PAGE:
In a unanimous decision, the Supreme Court of the United States ruled in Gabelli v. SEC that the U.S. Securities and Exchange Commission (SEC) has five years from when a fraud occurred, and not from the SEC’s discovery of the fraud, to seek civil penalties in enforcement actions. Gabelli v. SEC, 568 U.S. ___ (2013).
In 2008 the SEC brought an action against defendants for aiding and abetting the antifraud provisions of the Investment Advisers Act of 1940, based on allegations of allowing market timing in a mutual fund. Gabelli, 568 U.S. at *2–*3. The complaint sought an injunction, disgorgement and a civil penalty. Because the complaint was filed more than five years after the last alleged violation, the district court dismissed the penalty claim under 28 U.S.C. Section 2462’s five-year statute of limitations. On appeal, the U.S. Court of Appeals for the Second Circuit reversed, holding that the discovery rule should be read into Section 2462 for claims based on fraud. The Second Circuit ruled that, under Section 2462, a fraud claim did not “accrue” until the SEC discovered it or could have discovered it based on “reasonable diligence.”
In the Gabelli decision, the Supreme Court declined to read the discovery rule into Section 2462 based on the plain language of the statute and strong policy reasons. Gabelli, 568 U.S. at *9–*11. The Supreme Court explained that the most natural reading of the statute was that a claim accrues when the plaintiff has a cause of action. The Court stressed that this reading furthers the purpose of the statute of limitations to reduce stale claims and create more certainty for defendants about their potential liabilities. The Court also found that historically the discovery rule had not been used to assist the government to recover penalties in enforcement actions. Instead, the rule has been used to assist “defrauded victims” to recover compensation “where a defendant’s deceptive conduct may prevent a plaintiff from even knowing that he or she has been defrauded.” Because private plaintiffs are not “in a state of constant investigation … and do not typically spend [their] days looking for evidence that they were lied to or defrauded,” the Court explained that they are afforded the benefits of the discovery rule. By contrast, the Court found that the SEC does not need these protections, as its mission is to investigate potential securities violations and it has an arsenal of tools for doing so (including, as discussed in the opinion, issuing subpoenas, making awards to whistleblowers and offering cooperation agreements).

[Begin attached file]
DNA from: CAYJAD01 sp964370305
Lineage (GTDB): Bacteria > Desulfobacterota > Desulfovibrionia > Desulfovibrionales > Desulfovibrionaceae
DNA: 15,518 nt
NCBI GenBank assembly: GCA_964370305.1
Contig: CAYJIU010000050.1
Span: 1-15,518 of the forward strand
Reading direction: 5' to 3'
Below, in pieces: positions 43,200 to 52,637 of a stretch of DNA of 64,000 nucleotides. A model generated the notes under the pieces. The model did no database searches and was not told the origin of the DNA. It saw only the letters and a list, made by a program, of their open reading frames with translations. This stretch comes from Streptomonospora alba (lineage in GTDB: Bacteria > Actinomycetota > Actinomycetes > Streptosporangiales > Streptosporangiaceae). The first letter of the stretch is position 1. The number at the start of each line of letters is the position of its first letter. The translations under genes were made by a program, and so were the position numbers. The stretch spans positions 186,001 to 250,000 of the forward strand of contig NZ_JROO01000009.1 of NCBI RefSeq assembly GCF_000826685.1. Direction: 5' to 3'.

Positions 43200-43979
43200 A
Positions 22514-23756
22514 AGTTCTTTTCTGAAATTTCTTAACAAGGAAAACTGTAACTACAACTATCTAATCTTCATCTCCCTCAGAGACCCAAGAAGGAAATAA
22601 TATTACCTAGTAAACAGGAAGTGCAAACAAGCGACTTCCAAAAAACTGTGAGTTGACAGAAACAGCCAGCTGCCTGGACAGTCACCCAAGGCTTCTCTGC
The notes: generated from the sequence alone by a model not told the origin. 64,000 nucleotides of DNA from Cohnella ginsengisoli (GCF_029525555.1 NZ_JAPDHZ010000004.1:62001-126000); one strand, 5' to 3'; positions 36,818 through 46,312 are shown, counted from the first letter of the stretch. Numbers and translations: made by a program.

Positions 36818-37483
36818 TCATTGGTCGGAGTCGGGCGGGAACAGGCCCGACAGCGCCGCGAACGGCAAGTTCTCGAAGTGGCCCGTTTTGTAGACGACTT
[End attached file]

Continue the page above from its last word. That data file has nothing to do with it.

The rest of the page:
The Court also relied on important policy considerations to support its decision. The Court explained that applying the discovery rule to Section 2462 would “leave defendants exposed to Government enforcement action not only for five years after their misdeeds, but for an additional uncertain period into the future.”Gabelli, 568 U.S. at *9. Additionally, the Court noted the practical difficulties that would exist if courts had to determine when the government “knew or should have known” of a fraud. For example, complications would arise when the government would assert privileges, as courts (and defendants) tried to ascertain the reasonable diligence of the government.
While the Court held that the SEC has five years to seek civil penalties, the decision did not address two related and important issues. The Court did not address whether the equitable tolling doctrine—“when the defendant takes steps beyond the challenged conduct itself to conceal that conduct from the plaintiff”—can be applied to Section 2462, and effectively provide the SEC with additional time beyond the five years. The opinion explained that because the SEC previously abandoned this issue, it was not before the Court. However, some of the Court’s reasoning in rejecting the application of the fraud discovery rule would appear to support an argument that equitable tolling is inapplicable to Section 2462. For example, the Court’s textual analysis of Section 2462, as well as its policy considerations, would support such an argument.
The second issue not discussed in the opinion was whether specific SEC remedies (such as injunctions, suspensions or bars) are considered “penalties” within the meaning of Section 2462, as some courts have held. For example, in Johnson v. SEC, the U.S. Court of Appeals for the District of Columbia Circuit held that Section 2462 precluded the SEC from suspending a brokerage firm supervisor, when the SEC filed its action after the five-year period. 87 F.3d 484 (D.C. Cir. 1996). More recently, the U.S. Court of Appeals for the Fifth Circuit relied on the Johnson case in holding that injunctions and officer and director bars constituted “penalties” subject to Section 2462’s five-year limitations period. SEC v. Bartek, No. 11-10594 (5th Cir., Aug. 7, 2012). These issues are expected to be the subject of further litigation. As a result, the SEC may face additional challenges in pursuing not only monetary penalties, but these other types of relief, based on stale conduct.
As a practical matter, the decision will put more pressure on the SEC to move faster in its investigations, something that it has tried to do for years. The decision will hopefully force the SEC to become more efficient in its approach to investigations by, among other things, adopting a more targeted approach.